Ad Astra Per Aspera
(A rough road leads to the Stars)
We all know what we know, and everyone else knows we are wrong.
System Specifications in BIO
CrAsHnBuRnXp Mar 16, 2006, 07:20pm EST Reply - Quote - Report Abuse
Private Message - Add to Buddy List  
>> Re: Intel's Conroe, it's good, but don't hold your breath?
"Which one - Conroe or AM2?"

AM2

angryhippy Mar 17, 2006, 02:18am EST Reply - Quote - Report Abuse
Private Message - Add to Buddy List  
>> Re: Intel's Conroe, it's good, but don't hold your breath?
Some basic details of the thing would be nice.

One tidbit shared in one of the keynote sessions revolved around power. Since power usage goes up as the square of the voltage, if you cut the power in half, the actual performance drops by less than 15%. This allows the designers to build a dual-core processor that uses roughly the same power as the previous top single core CPU. In essence, you get two processors, each with 85% of the horsepower of the previous, high frequency single-core CPU.

But Conroe isn't just a Dothan for the desktop.

For one thing, Conroe is a four-wide architecture. The CPU can issue four instructions at the beginning of the pipeline and retire four at the end. This increased the instruction bandwidth, since earlier Pentium 4 and Pentium M CPUs were three wide. So on a per-clock basis, more work is being done

Each core of Conroe has a dedicated 64KB of L1 cache, split into 32KB for instructions and 32KB for data. Each L1 cache has two prefetchers for data and one for instructions. The 4MB L2 cache is shared—and sharing is dynamic. That is, each core can allocate what it needs, up to the full cache size. An item of data in the L2 cache that needs to be shared by the two processors is, well, shared—the data is not replicated in L2 for each core, as it would need to be if each core had its own, exclusive L2 cache. The L2 cache has two prefetchers of its own, which are flexibly allocated between cores as needed.

Conroe (desktop), Merom (mobile), and Woodcrest (server) support something Intel calls "micro-op fusion." An x86 instruction is decoded into micro-ops. But in certain cases, two adjacent, dependent micro ups can be combined into a single op and executed in a single cycle. This was something that was inherited from the Pentium M. What's new is "Macro-op fusion." In this case, certain x86 instructions may also be paired into a single instruction, then executed in a single cycle.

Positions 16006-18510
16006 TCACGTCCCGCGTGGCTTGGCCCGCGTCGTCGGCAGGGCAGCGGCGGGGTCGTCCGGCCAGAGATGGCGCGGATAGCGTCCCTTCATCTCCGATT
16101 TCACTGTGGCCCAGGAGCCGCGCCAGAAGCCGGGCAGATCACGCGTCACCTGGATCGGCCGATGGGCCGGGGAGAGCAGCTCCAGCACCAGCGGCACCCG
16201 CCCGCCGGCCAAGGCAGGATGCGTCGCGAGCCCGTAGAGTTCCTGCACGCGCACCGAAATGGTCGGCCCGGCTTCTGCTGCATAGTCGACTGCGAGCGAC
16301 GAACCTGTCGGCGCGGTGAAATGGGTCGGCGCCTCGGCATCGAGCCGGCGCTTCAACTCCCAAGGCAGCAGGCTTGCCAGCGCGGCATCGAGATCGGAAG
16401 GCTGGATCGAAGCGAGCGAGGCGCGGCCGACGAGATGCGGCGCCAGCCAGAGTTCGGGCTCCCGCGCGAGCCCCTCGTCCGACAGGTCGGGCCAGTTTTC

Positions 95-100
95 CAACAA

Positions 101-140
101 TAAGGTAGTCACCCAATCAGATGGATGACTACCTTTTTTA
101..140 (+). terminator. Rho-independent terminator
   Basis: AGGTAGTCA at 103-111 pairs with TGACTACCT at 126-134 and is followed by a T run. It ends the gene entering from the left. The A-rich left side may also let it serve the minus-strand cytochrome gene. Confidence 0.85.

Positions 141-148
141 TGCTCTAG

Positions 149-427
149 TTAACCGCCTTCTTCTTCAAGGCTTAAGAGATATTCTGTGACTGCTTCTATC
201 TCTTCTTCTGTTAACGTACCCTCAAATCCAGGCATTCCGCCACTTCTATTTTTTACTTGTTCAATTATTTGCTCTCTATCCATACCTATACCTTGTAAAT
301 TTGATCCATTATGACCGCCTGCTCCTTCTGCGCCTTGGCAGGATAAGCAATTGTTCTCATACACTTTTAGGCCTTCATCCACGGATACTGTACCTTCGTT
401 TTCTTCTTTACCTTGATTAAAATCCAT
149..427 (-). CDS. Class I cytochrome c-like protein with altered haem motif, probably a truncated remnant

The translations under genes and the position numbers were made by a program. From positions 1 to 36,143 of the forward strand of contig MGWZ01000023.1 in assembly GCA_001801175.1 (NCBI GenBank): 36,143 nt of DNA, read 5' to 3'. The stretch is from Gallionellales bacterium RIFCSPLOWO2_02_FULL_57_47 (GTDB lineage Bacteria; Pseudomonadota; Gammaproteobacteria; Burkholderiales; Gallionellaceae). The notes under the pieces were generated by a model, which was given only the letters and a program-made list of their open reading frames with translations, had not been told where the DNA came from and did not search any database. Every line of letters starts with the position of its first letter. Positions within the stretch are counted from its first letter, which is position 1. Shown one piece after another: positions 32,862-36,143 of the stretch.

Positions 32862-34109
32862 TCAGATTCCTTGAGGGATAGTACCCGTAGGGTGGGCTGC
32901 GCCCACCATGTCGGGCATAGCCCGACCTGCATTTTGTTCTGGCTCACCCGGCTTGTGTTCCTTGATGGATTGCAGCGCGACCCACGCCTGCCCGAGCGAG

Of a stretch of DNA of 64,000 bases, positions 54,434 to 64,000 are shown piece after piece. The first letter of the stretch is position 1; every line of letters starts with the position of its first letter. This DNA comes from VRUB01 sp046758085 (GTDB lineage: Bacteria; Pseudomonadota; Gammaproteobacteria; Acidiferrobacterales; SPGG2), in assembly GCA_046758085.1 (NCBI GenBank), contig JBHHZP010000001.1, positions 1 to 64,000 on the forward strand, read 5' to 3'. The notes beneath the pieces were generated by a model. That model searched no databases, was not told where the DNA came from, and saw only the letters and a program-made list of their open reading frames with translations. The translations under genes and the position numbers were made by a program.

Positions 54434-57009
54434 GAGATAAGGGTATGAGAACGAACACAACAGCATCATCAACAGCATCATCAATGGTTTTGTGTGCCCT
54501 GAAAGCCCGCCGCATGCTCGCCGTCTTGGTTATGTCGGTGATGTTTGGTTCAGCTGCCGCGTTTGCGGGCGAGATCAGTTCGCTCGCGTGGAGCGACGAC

So in certain cases, five instructions can actually be read from the instruction queue, then execute as if only four instructions were issued. These cases, as it turns out, are fairly common, such as loads and compares, so any performance benefit will occur across a wide array of applications.

Substantial enhancements have been made to the SSE engine. SSE registers are 128 bits wide, but in the past, data paths within the CPU were 64 bits wide. That meant that SSE instructions would take two cycles. In Conroe, the entire SSE engine is 128 bits, not just the registers. So SSE instructions can now execute in a single cycle.

This can make a huge difference in applications that use SSE. For example, in our past benchmarks using Windows Media Encoder, an Athlon 64 FX-60 running at a stock 2.6GHz would encode a file faster than a Pentium Extreme Edition 955. But we saw a Conroe system, running at 2.66GHz, finish a Windows Media Encode session of a relatively small file two minutes ahead of an Athlon 64 FX-60 clocked up to 2.8GHz (roughly 3:13 on the FX-60 versus 1:13 on the Conroe system.)

All the CPU horsepower that Conroe will deliver will exist in a thermal design power rated at 65W. This is half that of the current Pentium Extreme Edition 955, and less than most AMD dual core CPUs. Using techniques developed for the Pentium M, extensive clock gating is built into the CPU. As Bob Valentine, one of the architects on the project noted, unless a particular part of the CPU actually needs to be used, it's not turned on. An example was given of a tight loop that could be executed while the instruction fetch and pre-decode section wasn't active.

http://snipurl.com/npw3

Basically this is a whole new ball game. Release is scheduled for Q3 of '06

Get Hippied out!
http://www.angryhippy.net
Me at work: http://tinyurl.com/3nvncb3
My rig! A Blah blah.With a blah blah! SWEET! http://tinyurl.com/4yujmff
Da Beast! http://tinyurl.com/3sapr2b
i5 3570K 4.6GHz http://snipurl.com/26r3cot
Win7-8 Pro 64bit

Write a Reply >>

Continue Reading on Page: 1, 2, 3, Next >>

 

    
 
 

  Topic Tools 
 
RSS UpdatesRSS Updates
 

  Related Articles 
 
 

  Newsletter 
 
A weekly newsletter featuring an editorial and a roundup of the latest articles, news and other interesting topics.

Please enter your email address below and click Subscribe.